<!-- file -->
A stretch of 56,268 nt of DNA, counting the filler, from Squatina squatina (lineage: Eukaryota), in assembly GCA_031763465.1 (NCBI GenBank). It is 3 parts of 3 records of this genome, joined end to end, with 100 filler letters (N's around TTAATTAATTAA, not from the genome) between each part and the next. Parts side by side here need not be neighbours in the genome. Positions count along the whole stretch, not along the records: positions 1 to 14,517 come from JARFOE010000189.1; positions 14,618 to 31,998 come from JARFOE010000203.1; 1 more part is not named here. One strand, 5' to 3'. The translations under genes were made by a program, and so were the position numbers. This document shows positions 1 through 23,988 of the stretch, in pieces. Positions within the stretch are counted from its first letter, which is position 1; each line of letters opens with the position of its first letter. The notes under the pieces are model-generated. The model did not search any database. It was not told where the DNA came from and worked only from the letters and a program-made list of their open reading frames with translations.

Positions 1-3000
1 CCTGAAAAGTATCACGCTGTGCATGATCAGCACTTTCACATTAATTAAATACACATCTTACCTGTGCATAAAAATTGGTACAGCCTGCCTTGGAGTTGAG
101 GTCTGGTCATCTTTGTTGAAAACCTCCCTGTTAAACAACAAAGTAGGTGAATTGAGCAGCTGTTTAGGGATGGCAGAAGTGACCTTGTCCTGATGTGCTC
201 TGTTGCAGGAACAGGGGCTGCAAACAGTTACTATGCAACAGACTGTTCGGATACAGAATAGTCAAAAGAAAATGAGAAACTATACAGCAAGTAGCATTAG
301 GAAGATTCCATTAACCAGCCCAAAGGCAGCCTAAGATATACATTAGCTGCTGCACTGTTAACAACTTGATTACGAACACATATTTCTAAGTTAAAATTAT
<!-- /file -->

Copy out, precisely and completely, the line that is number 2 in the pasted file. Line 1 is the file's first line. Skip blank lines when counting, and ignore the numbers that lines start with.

Positions 1-3000